The Week

With summer travel now in the rearview for many motorists, retail gas prices are likely to continue moving lower through the fall due to plentiful supplies, continued weaker demand, and the mid-September switch to cheaper winter-blend gasoline. While this would be welcome news for motorists, the possibility does remain that escalating violence in the Middle East, hurricanes or other unexpected disruptions to supply or distribution could send prices at least temporarily higher in the coming months.  The national average price for regular unleaded gasoline was $3.54 per gallon Friday, down 4 cents from a week ago, and 33cents less than a year ago.  The more than 30-cent year-over-year discount is the largest year-over-year disparity in more than four months.

While retail gas prices have stayed within a relatively narrow 20-cent range since March (between $3.47 and $3.67), West Texas Intermediate (WTI) crude oil has surged more than 25 percent from a 2013-low of $86.68 on April 17 to a multi-year high of $110.53 on September 6.  Crude oil prices have drifted somewhat lower this week as investors eyed a diplomatic solution to the Syrian government's chemical weapons attack, rather than a military intervention that would likely inflict widespread violence in the oil producing Middle East.  At Friday’s close, crude oil settled at $108.50 per barrel, This marks the 51st consecutive settlement above $100 per barrel.

In its weekly report, the Energy Information Administration (EIA) data showed crude oil stocks dropped 200,000 barrels to 360 million barrels, well below what the market had been expecting, yet one million barrels ahead of last year’s levels.  Gasoline stocks saw a 1.7 million barrel build to 217.6 million barrels.  Gasoline demand dropped to 8.605 million b/d, down nearly 500,000 b/d and snapping the streak of 9 million b/d-plus readings over the last month and a half. A sharp drop off for gasoline demand after Labor Day weekend and last year saw a similar drop. The implied demand number of 8.605 million b/d for the week ending Sept. 6 is only about 90,000 b/d short of the same week of 2012.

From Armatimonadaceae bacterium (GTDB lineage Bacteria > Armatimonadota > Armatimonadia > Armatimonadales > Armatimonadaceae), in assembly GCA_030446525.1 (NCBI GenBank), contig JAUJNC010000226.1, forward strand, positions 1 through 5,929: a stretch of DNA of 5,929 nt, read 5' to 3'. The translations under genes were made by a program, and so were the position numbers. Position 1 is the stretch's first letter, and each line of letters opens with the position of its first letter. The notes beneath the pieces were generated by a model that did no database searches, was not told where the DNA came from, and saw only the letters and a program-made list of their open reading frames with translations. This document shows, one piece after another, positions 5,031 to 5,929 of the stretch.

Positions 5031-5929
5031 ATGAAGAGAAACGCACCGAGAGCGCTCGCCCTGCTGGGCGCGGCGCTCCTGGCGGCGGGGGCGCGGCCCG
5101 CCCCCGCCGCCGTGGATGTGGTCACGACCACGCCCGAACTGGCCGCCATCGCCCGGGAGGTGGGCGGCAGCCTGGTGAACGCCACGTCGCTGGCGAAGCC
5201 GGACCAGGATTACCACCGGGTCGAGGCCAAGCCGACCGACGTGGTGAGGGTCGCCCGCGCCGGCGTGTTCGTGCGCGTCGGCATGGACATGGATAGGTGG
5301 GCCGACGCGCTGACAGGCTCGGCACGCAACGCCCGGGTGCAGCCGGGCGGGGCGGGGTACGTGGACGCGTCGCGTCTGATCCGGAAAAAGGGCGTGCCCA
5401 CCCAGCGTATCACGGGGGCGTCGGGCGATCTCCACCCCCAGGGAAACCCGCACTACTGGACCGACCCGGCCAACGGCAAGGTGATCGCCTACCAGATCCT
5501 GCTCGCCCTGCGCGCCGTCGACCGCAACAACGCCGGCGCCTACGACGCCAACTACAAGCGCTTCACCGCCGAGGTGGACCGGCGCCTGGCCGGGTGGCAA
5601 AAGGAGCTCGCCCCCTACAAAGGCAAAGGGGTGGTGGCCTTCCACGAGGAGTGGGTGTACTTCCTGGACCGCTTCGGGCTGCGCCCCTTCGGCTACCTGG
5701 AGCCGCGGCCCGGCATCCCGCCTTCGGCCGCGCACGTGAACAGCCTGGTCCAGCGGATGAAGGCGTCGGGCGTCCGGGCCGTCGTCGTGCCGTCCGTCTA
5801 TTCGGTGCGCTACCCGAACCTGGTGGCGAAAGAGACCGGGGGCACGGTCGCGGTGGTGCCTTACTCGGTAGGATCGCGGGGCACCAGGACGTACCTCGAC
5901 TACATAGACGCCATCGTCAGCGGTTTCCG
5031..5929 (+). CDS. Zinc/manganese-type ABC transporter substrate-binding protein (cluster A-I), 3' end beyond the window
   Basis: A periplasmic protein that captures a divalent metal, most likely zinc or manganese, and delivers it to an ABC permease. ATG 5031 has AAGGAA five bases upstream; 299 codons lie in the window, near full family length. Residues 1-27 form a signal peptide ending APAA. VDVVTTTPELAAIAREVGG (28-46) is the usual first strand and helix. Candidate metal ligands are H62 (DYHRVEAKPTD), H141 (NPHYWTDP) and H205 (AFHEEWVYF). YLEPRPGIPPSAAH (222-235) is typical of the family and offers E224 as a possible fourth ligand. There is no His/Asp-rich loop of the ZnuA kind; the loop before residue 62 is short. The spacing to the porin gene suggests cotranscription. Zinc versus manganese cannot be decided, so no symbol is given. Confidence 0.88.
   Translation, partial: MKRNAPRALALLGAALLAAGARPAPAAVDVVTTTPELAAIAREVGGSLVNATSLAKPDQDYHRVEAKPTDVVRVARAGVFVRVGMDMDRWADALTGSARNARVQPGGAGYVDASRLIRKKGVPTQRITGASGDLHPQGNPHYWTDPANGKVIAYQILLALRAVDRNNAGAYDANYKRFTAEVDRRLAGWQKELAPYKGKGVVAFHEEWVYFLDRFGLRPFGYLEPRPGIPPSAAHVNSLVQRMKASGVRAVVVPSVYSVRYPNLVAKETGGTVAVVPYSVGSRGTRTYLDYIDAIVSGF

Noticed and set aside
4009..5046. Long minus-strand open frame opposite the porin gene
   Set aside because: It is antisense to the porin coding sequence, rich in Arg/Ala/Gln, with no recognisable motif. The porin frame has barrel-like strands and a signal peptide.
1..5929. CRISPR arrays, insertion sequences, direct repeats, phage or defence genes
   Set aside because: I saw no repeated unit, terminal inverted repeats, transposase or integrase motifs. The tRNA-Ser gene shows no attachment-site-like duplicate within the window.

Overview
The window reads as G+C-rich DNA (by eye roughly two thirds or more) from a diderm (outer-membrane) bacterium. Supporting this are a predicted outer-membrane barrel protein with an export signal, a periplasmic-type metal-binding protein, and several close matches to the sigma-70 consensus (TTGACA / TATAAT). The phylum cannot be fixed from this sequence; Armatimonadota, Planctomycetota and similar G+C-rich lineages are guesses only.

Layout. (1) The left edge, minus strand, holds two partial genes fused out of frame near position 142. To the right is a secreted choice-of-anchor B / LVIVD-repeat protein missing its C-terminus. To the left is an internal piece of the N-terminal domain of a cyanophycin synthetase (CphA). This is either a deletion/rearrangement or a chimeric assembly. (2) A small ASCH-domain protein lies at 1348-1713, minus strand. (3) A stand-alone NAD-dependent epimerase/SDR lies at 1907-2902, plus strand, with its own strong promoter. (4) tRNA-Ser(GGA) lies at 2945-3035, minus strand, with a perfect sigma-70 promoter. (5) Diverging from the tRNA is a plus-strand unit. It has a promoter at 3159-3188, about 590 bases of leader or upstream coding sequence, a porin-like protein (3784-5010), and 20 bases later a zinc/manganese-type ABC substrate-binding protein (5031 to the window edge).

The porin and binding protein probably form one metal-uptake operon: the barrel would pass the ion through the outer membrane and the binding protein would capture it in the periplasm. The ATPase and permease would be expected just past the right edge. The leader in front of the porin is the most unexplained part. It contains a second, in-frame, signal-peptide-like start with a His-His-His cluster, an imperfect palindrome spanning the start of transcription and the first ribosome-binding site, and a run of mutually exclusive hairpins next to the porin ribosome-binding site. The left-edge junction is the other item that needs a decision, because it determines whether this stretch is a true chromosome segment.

In its Short-Term Energy Outlook (STEO) report, the EIA is forecasting a regular gasoline retail price average of $3.44 per gallon in the fourth quarter of 2013, 11 cents per gallon higher than in last month’s STEO.  The annual retail average for regular gasoline was $3.63 per gallon in 2012 and is expected to be $3.55 per gallon in 2013 and $3.43 per gallon in 2014. 

The Weekend

“Motorists are beginning to see some relief at the gas pump now that the summer driving season is winding down,” said Tracy Noble, spokesperson for AAA Mid-Atlantic.  “Plentiful supplies, weaker demand, the anticipated change to cheaper winter-blend gasoline in mid-September and a relatively mild hurricane season are reasons for decreasing prices.  However, AAA cautions that the possibility always remains that escalating violence in the Middle East, hurricanes or unexpected disruptions to supplies or distribution could send prices higher.”

The Week Ahead

Although all indications point to lower gasoline prices for the remainder of the year, one unknown factor is hurricane season.  The first half of the 2013 Atlantic Basin hurricane season has been one of the least active such periods on record, but that isn't to say the U.S. won't see a destructive hurricane in what's left of the season.  The next two weeks features a strong trough of low pressure over the U.S. East Coast, increasing the odds that any hurricane that manages to form and approach the U.S. will recurve out to sea, without affecting any land areas.  Still, no one should assume the rest of the season will end with a whimper.  The memory of late October 2012's destructive Hurricane Sandy is all too fresh for those living in the Middle Atlantic and New England regions of the U.S. East Coast.  Any disruption to oil refining, production or distribution due to a hurricane would certainly impact gas prices in the short term.

 

Regular Unleaded Gasoline (*indicates record high)

 

09/13/13

Week Ago

Year Ago

National

$3.54

$3.58

$3.87

New Jersey

$3.48

$3.51

$3.84

Trenton

$3.52

$3.54

$3.86

Cape May County

$3.47

$3.52

$3.82

Burlington County

$3.44

$3.49

$3.81

Middlesex, Somerset, Hunterdon

$3.47

$3.50

$3.84

Monmouth, Ocean Counties

$3.49

$3.52

$3.84

Crude Oil

$108.50 per barrel

$110.53 per barrel

$98.31per barrel

AAA is the most comprehensive resource for gas prices and its reports reflect actual prices from credit card transactions at more than 100,000 gas stations in the U.S.